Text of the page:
Today, we are contributing to making this year’s Peace Day the biggest and best one yet! There is still time for you to help. If you can’t join us on the field, don’t worry,there are other ways to help. We’d love for you to spread the word to anyone and everyone that you can about this special day. While just talking about the event may seem simple, the awareness and recognition of Peace Day is as important as anything!

    If you do choose to join us in the movement for world peace, we’re interested in seeing how you celebrate Peace Day by sharing any quotes, photos, or videos from your activities over social media. For any Peace Day related activities you post, remember to tag Coaches Across Continents and Peace One Day so that we can share the amazing work that you’re doing in your communities!

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  • Peace Day Preparations in Full Swing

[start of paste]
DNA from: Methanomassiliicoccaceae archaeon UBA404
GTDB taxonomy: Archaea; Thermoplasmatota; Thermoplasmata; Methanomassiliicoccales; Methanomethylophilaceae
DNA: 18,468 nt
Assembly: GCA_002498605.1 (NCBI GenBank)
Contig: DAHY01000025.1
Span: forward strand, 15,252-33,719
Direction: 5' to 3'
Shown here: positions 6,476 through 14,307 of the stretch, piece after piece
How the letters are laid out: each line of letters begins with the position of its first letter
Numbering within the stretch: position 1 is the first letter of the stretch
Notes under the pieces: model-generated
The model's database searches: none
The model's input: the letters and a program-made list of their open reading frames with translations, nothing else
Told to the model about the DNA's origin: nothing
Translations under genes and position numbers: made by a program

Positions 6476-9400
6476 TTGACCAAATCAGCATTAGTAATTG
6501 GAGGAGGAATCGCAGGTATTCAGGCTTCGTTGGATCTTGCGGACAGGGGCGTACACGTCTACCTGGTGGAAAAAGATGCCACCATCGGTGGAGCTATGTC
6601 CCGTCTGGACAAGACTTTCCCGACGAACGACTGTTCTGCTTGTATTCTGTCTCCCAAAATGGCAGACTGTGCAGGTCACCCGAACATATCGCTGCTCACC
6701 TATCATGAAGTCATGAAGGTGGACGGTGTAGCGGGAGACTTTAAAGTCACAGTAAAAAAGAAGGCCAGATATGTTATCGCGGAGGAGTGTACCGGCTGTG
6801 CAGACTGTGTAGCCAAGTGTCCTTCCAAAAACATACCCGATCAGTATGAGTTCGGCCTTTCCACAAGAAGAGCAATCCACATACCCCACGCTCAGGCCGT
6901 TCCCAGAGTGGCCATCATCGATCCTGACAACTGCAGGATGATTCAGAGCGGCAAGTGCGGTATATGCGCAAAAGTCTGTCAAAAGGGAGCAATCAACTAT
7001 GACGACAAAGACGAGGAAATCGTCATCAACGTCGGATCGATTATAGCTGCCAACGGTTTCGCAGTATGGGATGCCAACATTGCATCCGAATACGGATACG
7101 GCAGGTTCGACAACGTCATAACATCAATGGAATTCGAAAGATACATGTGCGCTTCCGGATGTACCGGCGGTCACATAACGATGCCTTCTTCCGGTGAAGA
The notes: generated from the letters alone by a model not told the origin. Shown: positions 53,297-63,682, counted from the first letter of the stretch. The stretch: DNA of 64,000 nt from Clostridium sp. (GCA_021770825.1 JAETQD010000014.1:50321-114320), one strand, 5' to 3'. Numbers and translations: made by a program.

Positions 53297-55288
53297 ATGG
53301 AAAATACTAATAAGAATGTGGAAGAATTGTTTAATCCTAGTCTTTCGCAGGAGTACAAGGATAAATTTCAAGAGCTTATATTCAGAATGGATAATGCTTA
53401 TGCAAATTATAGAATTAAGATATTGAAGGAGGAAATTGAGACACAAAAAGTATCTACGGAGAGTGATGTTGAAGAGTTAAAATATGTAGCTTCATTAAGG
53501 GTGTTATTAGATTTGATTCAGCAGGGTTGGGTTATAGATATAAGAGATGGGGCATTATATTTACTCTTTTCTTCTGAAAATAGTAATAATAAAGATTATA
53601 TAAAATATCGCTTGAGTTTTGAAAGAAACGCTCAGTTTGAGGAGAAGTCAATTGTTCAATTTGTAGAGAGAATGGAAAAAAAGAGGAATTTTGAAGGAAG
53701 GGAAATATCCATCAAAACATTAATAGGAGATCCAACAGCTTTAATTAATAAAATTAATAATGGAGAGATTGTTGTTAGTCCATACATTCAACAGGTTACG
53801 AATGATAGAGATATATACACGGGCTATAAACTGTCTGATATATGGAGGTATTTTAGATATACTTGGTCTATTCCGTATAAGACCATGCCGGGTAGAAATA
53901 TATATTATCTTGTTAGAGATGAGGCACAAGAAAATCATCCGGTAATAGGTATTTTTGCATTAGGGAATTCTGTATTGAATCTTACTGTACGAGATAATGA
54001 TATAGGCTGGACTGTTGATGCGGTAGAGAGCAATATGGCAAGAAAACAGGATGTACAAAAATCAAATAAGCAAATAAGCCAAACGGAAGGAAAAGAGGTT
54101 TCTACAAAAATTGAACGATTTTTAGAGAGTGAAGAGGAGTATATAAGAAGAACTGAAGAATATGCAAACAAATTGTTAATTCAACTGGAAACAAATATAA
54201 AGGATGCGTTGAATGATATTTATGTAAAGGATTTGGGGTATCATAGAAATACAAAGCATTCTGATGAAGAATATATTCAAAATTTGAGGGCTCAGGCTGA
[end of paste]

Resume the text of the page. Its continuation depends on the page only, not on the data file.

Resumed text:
August 22nd 2015. For the second straight year, Coaches Across Continents has teamed up with Peace One Day to promote international peace through football. On September 21st, CAC will join millions of others across the world by taking part in this international day of ceasefire and nonviolence.

    As part of the One Day One Goal campaign, Peace One Day has issued a challenge to football players around the world to organize a game of football on Peace Day,in order to symbolize the potential peace that the sport can bring. Whether big or small- with a few friends, or the whole community- these games will be instrumental to the overall impact of Peace Day, so we hope you can join us on the pitch!

    For this special campaign, CAC has created a unique set of Peace Day games that emphasize the importance of promoting peace through out every community across the world. Over the last few weeks we’ve been hard at work sending these games out to as many people as possible to get them prepped and ready for the big day.

    So with less than one month left until September 21st, the countdown is on to make this year’s Peace Day the biggest and best one yet, and we need your help!  If you can’t join us on the field, don’t worry,there are other ways to help. We’d love for you to spread the word to anyone and everyone that you can about this special day. While just talking about the event may seem simple, the awareness and recognition of Peace Day is as important as anything!